So, I do keep track of how medications are effecting me. The reason I don't track my symptoms otherwise is that I pretty much feel the same way day-in and day-out. It's pretty monotonous. This isn't the case for most people with chronic illness and, for them, daily tracking of their symptoms can be extremely helpful. They can match a change in their symptoms with something they did or didn't do. They can keep track of things like the effects of a particular diet or of napping during the day. So I highly recommend it. It just isn't something that hasn't been helpful to me because my illness is so monotonous (as I call it). I pretty much feel the same way every day.

By the way, Mara, I really enjoyed your essay on how we humans have trouble understanding the workings of time.



Wednesday, June 14, 2017

Do You Ever Wish for a Superpower?

Mara here: I recently saw the movie Wonder Woman. I'm a fan of superhero action movies and thought this one was done well. It was fun and action packed. As a little girl I remember wrapping tin foil around my wrists and running around the park next to our house, pretending to deflect bullets.

And it made me come back to a question I often ask myself, which is this: If I could have a superhuman power, which one would I want? Strength, invisibility, time travel?

Usually, when I ask this, I immediately think of how amazing it would be to be a healer—to have the ability to take away people's pain, whether it be mental or physical. But I worry that I wouldn't be strong enough to handle that responsibility. I think the fact that it would be impossible to help everyone would destroy me pretty quickly. 

So my second choice is to be able to fly. I have a recurring dream in which I'm flying. Not like superman or a bird, but more like a kite, where I have to run fast and then take a huge leap. I get picked up by the wind and suddenly I'm soaring and floating. I can't seem to keep myself up in the air indefinitely. But if I can get enough momentum and there's wind, I can soar through the air like leaves being carried by a current.

My dreams always feel real, and I always feel as if my flying is a secret that nobody else is supposed to know I can do. 

Those moments I'm soaring through the air feel so exhilarating. I feel completely free in a way that I haven't been able to recreate in my conscious life.

***

Toni here. It was so fascinating for me to read Mara's piece because what happens in her dreams now is what happened in mine when I was a little girl. I had so much fun in those dreams, flying all over the place, watching people who didn't know I was watching (I was invisible). I'm so glad that Mara has a recurring dream that she can fly!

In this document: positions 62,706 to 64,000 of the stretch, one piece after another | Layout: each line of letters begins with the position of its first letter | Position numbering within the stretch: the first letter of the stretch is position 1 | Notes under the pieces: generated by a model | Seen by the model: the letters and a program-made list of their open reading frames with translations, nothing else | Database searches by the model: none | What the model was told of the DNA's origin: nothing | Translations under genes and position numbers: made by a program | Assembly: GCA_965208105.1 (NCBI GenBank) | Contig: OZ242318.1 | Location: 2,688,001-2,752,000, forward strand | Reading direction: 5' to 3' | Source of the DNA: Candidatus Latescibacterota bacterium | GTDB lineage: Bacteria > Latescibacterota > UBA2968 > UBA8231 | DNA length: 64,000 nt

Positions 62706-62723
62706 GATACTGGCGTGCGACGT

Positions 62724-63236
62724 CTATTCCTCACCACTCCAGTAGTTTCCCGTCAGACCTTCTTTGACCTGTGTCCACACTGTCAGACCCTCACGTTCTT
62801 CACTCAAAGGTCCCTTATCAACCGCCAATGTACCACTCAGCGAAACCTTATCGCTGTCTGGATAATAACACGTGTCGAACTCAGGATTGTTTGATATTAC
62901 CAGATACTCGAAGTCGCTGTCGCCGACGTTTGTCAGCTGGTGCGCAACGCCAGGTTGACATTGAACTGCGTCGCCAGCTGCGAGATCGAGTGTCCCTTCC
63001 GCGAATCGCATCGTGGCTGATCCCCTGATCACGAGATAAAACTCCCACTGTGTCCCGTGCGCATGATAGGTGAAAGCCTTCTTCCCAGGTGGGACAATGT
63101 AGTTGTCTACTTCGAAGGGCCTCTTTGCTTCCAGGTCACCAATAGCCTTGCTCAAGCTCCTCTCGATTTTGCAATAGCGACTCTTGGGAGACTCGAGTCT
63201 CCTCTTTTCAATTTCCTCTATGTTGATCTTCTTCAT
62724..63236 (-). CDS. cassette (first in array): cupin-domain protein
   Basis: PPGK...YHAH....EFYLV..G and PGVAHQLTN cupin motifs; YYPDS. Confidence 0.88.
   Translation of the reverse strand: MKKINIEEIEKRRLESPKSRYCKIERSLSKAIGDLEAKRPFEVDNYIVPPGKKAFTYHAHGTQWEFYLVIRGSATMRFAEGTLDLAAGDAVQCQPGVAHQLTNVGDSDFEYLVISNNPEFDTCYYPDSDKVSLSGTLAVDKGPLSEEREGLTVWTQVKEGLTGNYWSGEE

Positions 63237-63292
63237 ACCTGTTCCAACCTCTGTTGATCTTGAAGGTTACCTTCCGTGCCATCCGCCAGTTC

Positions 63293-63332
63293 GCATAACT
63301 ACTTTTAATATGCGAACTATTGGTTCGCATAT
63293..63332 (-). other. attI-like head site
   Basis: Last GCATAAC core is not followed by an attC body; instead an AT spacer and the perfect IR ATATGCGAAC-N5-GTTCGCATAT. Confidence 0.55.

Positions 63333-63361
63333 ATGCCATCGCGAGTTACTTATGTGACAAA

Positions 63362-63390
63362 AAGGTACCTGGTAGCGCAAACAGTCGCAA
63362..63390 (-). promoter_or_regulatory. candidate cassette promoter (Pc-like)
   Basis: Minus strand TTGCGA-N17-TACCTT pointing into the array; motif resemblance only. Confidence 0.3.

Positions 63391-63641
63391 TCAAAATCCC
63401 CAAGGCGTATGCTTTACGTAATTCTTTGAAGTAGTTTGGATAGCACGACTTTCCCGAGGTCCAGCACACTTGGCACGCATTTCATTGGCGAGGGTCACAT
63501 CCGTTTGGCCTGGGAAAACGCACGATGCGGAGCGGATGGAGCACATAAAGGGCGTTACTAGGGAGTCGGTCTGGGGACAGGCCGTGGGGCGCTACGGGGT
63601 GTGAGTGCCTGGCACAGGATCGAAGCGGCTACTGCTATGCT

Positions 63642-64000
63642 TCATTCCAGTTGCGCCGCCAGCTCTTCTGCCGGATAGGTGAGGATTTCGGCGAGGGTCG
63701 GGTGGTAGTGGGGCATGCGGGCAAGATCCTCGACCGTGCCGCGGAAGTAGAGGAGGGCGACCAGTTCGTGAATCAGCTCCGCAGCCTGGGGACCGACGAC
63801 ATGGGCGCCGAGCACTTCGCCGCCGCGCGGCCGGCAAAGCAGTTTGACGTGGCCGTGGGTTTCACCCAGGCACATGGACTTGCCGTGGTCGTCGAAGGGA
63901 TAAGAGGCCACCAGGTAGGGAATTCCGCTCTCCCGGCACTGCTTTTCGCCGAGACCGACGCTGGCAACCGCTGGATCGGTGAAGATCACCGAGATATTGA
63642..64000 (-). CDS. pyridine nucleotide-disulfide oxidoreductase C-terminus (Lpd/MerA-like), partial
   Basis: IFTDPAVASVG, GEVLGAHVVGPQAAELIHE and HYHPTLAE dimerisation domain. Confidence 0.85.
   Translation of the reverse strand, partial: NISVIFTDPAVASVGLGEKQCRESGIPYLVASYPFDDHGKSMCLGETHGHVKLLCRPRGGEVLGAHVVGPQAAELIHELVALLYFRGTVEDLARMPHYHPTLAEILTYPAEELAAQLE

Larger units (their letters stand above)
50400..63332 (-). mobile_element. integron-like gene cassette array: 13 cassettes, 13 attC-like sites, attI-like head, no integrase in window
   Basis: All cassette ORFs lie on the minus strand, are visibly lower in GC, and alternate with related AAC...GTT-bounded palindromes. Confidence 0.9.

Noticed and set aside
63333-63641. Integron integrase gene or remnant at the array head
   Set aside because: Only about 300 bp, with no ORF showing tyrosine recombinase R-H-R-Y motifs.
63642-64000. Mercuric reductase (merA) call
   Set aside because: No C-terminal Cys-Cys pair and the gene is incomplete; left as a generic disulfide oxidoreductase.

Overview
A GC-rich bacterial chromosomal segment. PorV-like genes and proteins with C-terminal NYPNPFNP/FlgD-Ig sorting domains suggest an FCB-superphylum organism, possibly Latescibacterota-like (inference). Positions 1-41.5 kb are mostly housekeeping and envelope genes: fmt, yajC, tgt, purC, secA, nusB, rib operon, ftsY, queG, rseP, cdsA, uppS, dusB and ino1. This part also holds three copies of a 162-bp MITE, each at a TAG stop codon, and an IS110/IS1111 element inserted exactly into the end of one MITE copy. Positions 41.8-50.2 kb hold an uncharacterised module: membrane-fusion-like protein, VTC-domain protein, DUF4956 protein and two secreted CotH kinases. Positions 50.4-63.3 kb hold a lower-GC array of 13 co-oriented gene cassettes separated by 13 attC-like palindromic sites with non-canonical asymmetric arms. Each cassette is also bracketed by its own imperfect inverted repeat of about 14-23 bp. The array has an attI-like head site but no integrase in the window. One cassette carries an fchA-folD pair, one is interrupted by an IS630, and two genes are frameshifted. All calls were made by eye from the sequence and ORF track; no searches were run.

What superpower would I want? I thought this would be a tough one for me because my first thought was that I'm not interested in having a superpower. But then I read the list of Mara's possibilities and realized that it's time travel for me! Travel to the past not the future though. I'd like to "taste" a dozen different eras, such as ancient Greek and the Renaissance and the Elizabethan era. But there are some dark times in history that I wouldn't want to go back to, so I guess there's a condition I need to impose on this superpower: I get to choose what "time" I travel to or the deal's off!

What about you? Have you ever wished for a super human power? 


The Elizabethan Era










Sunday, June 11, 2017

Pets: Companionship and Comfort When Life Gets Tough

Most people I know have a pet. And it’s not hard to understand why, throughout history, humans have had animal companions. What’s not to like about a pet? I can understand why a person might decide not have one. Pets can be expensive. And if you work or travel a lot, maybe you don’t feel you can take care of a pet. But it’s hard for me to imagine simply not wanting to have a fur baby.

Growing up, we always had a dog in the house. My mom is a big fan of dogs and she's allergic to cats, so we always had a dog—usually a Standard Poodle. I have so many memories growing up with our faithful dog, Dopple, keeping me company on my bed. I remember feeling comforted if I was home alone, knowing he'd bark to protect me if I needed him. Being an animal lover, I often had other pets too—fish or hamsters, sometimes a bird. So there was always at least one animal in the house.

As an adult, when my husband and I lived in apartments, we had cats. And while cats are very different from dogs, they still provide comfort and affection. And cats are much easier to take care of than dogs. There is something unique about a relationship to animals you know are depending on you to take care of them. I can’t imagine my family without our furry companions.

After our daughter was born and we moved into a house, we got a dog. I always wanted a dog and we also thought a dog would be a good friend for our daughter, who is an only child. Our cats were a little afraid of her since she liked to chase them, so they didn’t provide any comfort for her. And I, having grown up in a dog household, definitely didn’t want her growing up feeling nervous about dogs.